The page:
Review Summary: Even though it's still a good album, Fall Of Icons is likely to be seen as a disappointment to the fans of Ikuinen Kaamos' Closure EP.
In 2008, Finnish Ikuinen Kaamos caused a bit of a stir in the metal underground with the free download of EP Closure
. The three-song EP stretched the span of roughly twenty-eight minutes and offered a powerful progressive death metal experience, voiced black metal shrieks that coupled the traditional death growls, and was enshrouded with an authentic black metal atmosphere as well. Opeth comparisons were drawn, and this time, unlike so many past, failed correlations (In Mourning and Disillusion), the similes actually contained some validity; the three-song enticer sported clean-to-harsh vocal changes and progressive death metal riffs that were spaced out between slower interludes, just like the Swedish giants are known to place on their albums as well. The EP hinted at something really powerful to come in the future from Ikuinen Kaamos, and when finally their next LP was announced, the anticipation for Fall Of Icons
began to build exponentially within the core of the extreme metal crowd; some fans even going as far as to say that it would be an album of the year contender when it is finally released. Well, as it turns out, those same fans are probably going to be disappointed.
Getting down to the basics, the core instrumental sound of what we heard from Ikuinen Kaamos two years ago is still here on five-song Fall Of Icons
. Guitarists Juhanni Mukonen and Jarno Ruuskanen bounce off of each other frequently in the aggressive, high-tempo sections of the album – one supplying technical leads and solos, and the other wrapping it around progressive death riffs that, yes, do happen to fall into the category of Opeth-like derivatives. The slowed-down interludes that are spaced between these high-distortion moments often switch between clean, electric guitar settings to the realm of the more personal, acoustic arpeggios. Thankfully, bassist Lauri Saari’s work is audible as well and, in general, is not drowned out by the other instruments – take, for instance, the slower interludes of third track “In Ruins” that sport many great bass lines, dominating a large portion of the recording mix. Likewise, drummer J-P Raisanen suits this type of music well, performing in a competent way, if not wholly unique or exciting.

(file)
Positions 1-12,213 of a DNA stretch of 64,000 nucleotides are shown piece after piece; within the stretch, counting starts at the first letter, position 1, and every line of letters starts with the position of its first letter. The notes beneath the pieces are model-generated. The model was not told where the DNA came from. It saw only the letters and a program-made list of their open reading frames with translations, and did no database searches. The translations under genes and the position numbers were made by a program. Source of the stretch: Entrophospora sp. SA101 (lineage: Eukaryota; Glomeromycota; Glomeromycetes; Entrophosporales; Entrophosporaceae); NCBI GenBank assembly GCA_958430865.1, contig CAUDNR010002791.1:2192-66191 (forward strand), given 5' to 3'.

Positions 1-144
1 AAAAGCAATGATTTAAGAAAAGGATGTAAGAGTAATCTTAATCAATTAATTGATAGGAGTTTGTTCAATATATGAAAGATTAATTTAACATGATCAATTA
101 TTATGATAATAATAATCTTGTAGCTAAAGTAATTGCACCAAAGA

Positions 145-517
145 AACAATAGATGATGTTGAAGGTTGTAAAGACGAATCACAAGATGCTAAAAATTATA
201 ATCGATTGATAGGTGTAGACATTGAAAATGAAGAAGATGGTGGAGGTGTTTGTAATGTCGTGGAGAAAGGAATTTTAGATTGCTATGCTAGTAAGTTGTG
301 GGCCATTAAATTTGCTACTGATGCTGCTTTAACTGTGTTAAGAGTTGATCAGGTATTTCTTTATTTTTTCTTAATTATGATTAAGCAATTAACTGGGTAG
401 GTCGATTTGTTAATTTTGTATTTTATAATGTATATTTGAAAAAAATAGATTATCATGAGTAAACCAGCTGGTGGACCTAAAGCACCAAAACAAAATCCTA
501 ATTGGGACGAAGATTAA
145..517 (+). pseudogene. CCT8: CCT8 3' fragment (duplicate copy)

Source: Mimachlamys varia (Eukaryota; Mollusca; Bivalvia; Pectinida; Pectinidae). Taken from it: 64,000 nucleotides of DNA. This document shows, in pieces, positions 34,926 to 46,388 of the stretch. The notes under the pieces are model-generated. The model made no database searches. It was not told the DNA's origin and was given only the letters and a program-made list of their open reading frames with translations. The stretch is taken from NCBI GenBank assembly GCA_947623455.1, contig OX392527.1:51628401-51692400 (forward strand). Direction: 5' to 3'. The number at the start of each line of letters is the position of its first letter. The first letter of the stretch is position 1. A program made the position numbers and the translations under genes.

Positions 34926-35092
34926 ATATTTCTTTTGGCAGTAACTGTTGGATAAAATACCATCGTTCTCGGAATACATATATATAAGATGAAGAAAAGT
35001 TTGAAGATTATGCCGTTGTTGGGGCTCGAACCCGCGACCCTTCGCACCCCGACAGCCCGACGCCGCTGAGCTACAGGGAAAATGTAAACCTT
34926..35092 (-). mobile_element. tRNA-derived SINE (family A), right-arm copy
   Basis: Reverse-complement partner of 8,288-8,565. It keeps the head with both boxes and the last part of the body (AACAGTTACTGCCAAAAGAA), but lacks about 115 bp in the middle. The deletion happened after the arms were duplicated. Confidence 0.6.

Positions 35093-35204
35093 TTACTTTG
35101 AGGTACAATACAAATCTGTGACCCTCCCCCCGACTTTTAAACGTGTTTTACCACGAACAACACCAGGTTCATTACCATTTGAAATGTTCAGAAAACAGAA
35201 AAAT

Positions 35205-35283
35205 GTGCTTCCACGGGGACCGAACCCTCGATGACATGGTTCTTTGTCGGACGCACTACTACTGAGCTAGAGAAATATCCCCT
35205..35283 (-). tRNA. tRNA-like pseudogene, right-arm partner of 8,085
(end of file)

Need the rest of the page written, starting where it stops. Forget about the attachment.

Acting as the voice for Ikuinen Kaamos, Risto Herranen should be applauded for his effort in having to frequently switch between three vocal styles – harsh screeches, gruff growls, and a nasally clean output. The clean vocals of the singer take a while to get used to; make no mistake, though, Herranen is no Mikael Akerfeldt when it comes to offering a smooth, lulling performance. However, his sheiks and growls, which are the most commonly used vocal styles on the whole of Fall Of Icons
, are very punishing, pronounced, and in relation to Ikuinen Kaamos’ melancholy lyrics and atmosphere, depressive and wounded in the way they sound.
While instrumentally the band is sound and well-suited for the type of metal they create, Ikuinen Kaamos seem to have misplaced a bit of purpose, distinction, melody, and probably the most obvious aspect upon first listening to Fall Of Icons
-like atmosphere in their newly crafted work. One of the reasons 2008’s Closure
enticed listeners was because of the melodic aspects of the music, as well as the cohesive and atmospheric nature that flowed from the-could-have-been-classic album sampler. Here, Fall Of Icons
feels strangely thrown together – most songs, when getting down to it, comprise to be no more than these aforementioned slower sections and the harsher, distorted passages being randomly lopped on top of each other. This causes Fall Of Icons
to lack a good deal in the area of distinction, as tracks one through four can easily blend in together for listeners if they are not careful. Finale “Apart”, however, is a different story all together. The seventeen-minute, colossal piece starts aggressive and fierce with the harsh screeches and the gruffer growl vocal style of Risto Herranen interplaying with each other; the piece switches between the slower interludes and harsher sections with finesse, and, in actuality this time, purpose, to give this song, which takes up roughly one-third of the album’s playing time, character, several memorable sections – listen to the wailing around the eight-minute mark to hear what I mean - and a feeling of nostalgia for the first time many listeners heard the Closure
Fall Of Icons
will not be the album of the year that many extreme metal fans hoped that it would be. However, it is an album that does sport an admittedly well-played progressive death metal sound that has the unfortunate characteristic of blending together a bit too much. Yes, the Opeth comparisons do contain validity and merit - strictly in the area of sound, but not in overall quality - as the distorted riffs often switch to and from slower, peaceful interludes, and the vocals change from harsh to clean styles sporadically throughout the songs. However, there is enough distinction here, between the two bands, that is, to give Ikuimen Kaamos a firm foundation for an identity of their own that we can only hope that they will develop further in their future. Still, Fall Of Icons
does come off as disappointing when contrasted and compared to the melodic, purposeful Closure
EP. In fact, it’s very possible that had that EP never been released, this could have been a promising sophomore album for the band that would have shown some growth and improvement from Ikuinen Kaamos after 2006's The Forlorn
; instead, all that's felt by this experience is merely an underwhelming feeling of regression.